The one pictured above was the sanitarium of Dr. Henry Lindlahr, one of the fathers of naturopathic medicine in the United States who built off of Father Kneipp’s work.
Modern American spas sometimes have these highly beneficial water therapies included in their facilities, but they are underused and not well understood compared to the more standard skincare treatments.
It’s common for Germans to take trips to their version of a sanitarium and spend time rejuvenating themselves.
The spa isn’t looked at as an unnecessary extravagance, but as one of the most basic forms of healthcare.
The spa isn’t for listless layabout loafers.
It isn’t for frivolous or one time uses like birthday parties or Mother’s day gifts.
It isn’t for “pampering”, though it does a good job of it.
It’s a lifestyle. A mentality. And one that needs to be integrated into our culture.
It’s essential for our health.
And it’s essential to achieve the life we want. Yup, it’s that big.
Spending time at the spa is an assertion of self.
You’re saying, “it’s ok to be me and it’s ok to take care of myself.”
This is something that we’re highly discouraged from in our society.
We’re supposed to constantly sacrifice ourselves in the name of family, work, or whatever else is a high priority in your life.
Because, surely, you aren’t your own highest priority. That would be selfish and thoughtless.
But what kind of life is that?
It’s not long before your reserves run dry and you’ve got nothing left to give. Then the bitterness and resentment sets in.
We’re often confused as to the origin of these emotions within ourselves, but I’d wager a guess that it stems from our constant disregard for ourselves and our needs as human beings.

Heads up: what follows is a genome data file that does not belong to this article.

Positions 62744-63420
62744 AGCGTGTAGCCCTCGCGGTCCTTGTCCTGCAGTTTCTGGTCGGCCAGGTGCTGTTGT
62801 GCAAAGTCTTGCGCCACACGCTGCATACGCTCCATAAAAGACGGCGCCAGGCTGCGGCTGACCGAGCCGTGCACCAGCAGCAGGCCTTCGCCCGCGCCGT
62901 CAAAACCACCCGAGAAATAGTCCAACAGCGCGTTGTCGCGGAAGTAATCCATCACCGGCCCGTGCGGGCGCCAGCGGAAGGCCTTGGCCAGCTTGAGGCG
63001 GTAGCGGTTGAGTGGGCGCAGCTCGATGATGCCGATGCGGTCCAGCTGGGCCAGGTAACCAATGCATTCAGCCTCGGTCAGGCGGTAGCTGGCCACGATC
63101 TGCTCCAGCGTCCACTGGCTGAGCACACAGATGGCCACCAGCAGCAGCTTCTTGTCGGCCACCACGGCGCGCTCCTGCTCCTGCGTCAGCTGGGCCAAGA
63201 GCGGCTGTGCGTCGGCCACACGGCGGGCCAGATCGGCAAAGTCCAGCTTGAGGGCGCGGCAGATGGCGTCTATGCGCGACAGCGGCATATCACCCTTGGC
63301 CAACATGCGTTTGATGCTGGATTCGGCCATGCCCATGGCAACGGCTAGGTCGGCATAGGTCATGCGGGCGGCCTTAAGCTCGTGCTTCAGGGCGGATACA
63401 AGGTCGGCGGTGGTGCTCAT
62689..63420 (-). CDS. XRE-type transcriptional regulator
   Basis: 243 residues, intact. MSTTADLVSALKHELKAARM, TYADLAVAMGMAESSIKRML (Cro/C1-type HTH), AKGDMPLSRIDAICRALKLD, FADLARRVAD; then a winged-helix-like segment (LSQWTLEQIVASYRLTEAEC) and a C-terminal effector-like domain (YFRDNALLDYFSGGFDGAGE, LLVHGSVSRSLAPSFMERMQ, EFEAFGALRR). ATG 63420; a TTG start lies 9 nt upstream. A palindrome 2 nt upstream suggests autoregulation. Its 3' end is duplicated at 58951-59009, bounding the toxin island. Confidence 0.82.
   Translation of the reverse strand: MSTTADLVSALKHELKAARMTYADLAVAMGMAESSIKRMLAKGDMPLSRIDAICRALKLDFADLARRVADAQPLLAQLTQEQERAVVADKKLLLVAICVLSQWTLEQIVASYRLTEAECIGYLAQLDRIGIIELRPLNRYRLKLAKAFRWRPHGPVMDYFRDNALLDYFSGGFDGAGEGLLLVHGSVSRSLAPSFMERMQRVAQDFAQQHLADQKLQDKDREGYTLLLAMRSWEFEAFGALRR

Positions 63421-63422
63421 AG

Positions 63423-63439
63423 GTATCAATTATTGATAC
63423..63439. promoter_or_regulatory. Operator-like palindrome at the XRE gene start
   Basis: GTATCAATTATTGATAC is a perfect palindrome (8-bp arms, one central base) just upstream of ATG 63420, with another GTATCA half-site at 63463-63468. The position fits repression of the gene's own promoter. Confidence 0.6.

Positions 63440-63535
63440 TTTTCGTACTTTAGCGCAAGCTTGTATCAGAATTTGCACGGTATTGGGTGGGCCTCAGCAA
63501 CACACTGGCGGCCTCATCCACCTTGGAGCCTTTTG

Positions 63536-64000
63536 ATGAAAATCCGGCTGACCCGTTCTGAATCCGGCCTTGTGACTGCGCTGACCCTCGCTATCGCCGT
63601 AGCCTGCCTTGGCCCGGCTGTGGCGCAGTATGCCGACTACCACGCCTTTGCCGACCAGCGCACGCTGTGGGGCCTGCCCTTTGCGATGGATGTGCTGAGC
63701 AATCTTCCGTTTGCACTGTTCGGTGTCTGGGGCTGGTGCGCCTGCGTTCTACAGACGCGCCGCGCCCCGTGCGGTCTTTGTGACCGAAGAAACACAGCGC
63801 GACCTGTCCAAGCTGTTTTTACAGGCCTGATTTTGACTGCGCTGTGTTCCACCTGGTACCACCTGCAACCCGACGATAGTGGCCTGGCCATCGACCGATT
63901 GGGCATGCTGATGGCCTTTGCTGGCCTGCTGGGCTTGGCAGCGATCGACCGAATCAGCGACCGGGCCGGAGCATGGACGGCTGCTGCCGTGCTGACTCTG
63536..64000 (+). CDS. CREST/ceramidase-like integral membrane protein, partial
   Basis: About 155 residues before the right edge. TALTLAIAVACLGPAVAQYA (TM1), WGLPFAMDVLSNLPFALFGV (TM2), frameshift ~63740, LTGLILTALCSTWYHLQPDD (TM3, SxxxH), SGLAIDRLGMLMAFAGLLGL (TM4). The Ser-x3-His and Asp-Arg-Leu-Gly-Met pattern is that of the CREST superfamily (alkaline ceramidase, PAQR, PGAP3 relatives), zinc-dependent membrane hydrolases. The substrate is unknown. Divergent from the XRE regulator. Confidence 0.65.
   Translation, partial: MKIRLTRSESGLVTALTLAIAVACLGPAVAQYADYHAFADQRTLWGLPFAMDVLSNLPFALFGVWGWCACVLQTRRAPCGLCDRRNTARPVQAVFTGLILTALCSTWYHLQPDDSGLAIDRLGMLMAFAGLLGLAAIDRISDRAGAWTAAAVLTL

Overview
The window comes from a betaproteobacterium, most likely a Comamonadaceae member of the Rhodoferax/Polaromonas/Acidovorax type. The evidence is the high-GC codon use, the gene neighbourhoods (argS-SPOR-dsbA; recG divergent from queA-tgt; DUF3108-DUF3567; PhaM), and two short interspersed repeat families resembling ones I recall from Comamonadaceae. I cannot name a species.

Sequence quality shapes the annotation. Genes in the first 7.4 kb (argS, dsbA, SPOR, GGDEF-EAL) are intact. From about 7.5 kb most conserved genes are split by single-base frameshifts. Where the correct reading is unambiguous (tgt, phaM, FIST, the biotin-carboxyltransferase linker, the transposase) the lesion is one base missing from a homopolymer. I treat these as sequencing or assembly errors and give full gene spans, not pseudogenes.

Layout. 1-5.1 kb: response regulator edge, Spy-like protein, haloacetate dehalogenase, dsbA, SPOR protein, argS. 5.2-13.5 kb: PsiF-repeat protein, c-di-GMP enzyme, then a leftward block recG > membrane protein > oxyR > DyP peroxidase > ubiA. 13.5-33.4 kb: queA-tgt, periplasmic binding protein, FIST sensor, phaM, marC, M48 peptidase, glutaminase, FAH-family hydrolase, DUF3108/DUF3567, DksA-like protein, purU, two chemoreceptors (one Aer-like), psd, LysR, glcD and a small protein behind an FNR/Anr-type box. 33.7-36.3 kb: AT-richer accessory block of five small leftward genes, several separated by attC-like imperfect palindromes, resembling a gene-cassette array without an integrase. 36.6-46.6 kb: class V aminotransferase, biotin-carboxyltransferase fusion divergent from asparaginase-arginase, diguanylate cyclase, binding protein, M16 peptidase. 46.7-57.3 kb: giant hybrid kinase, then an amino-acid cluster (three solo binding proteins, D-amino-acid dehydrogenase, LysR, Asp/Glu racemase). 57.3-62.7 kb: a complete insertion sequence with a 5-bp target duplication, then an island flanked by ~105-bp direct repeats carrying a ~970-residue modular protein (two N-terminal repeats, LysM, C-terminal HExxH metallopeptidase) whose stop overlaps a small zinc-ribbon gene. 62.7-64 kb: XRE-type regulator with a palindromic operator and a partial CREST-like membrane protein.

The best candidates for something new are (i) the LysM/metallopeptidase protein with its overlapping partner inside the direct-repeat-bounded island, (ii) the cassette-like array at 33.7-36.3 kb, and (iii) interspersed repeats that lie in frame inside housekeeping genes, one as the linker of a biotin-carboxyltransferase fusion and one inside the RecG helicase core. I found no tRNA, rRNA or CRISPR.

Check out my article on how to reclaim this space and make yourself a priority in your own life to delve deeper into this emotional response and some practical steps to take to help you redefine what taking care of yourself means.
Why is spa therapy essential to our health?
So many reasons! Let’s start with some basics in the physical realm. I’m talking about both European style and American style spa therapies here.
All bodywork treatments, like a massage or a facial, are going to stimulate circulation. Even manicures and pedicures usually come with a short massage.
Water therapies will help as well, when used properly. At it’s core, hydrotherapy is meant to move the blood and improve circulation. The key is not being afraid of the cold water. It is extremely therapeutic when used appropriately.
Dr. Liz Tip: Next time you go to a spa that has hot and cold pools, try a few short dips in the cold in the middle of your hot soak. It really amps up your relaxation and greatly improves your circulation. Take one last short dip in the cold before you head out.
Enhanced lymphatic flow
If you’re improving circulation, you’re probably improving the movement in your lymphatic system as well. Lymph vessels collect all the extra fluid left behind by the blood vessels and return it to normal circulation near the heart.
They can’t pump on their own, so they are coupled next to veins. When blood move through the veins, it pushes the lymph, too. You can see them pictured here in green.
The lymphatic system, even though you may have never heard of it until now, is exceptionally important in our immune system.
Lymph gets filtered through many groups of nodes on its way back to the heart. In these nodes live millions of immune cells that are watching out for foreign invaders.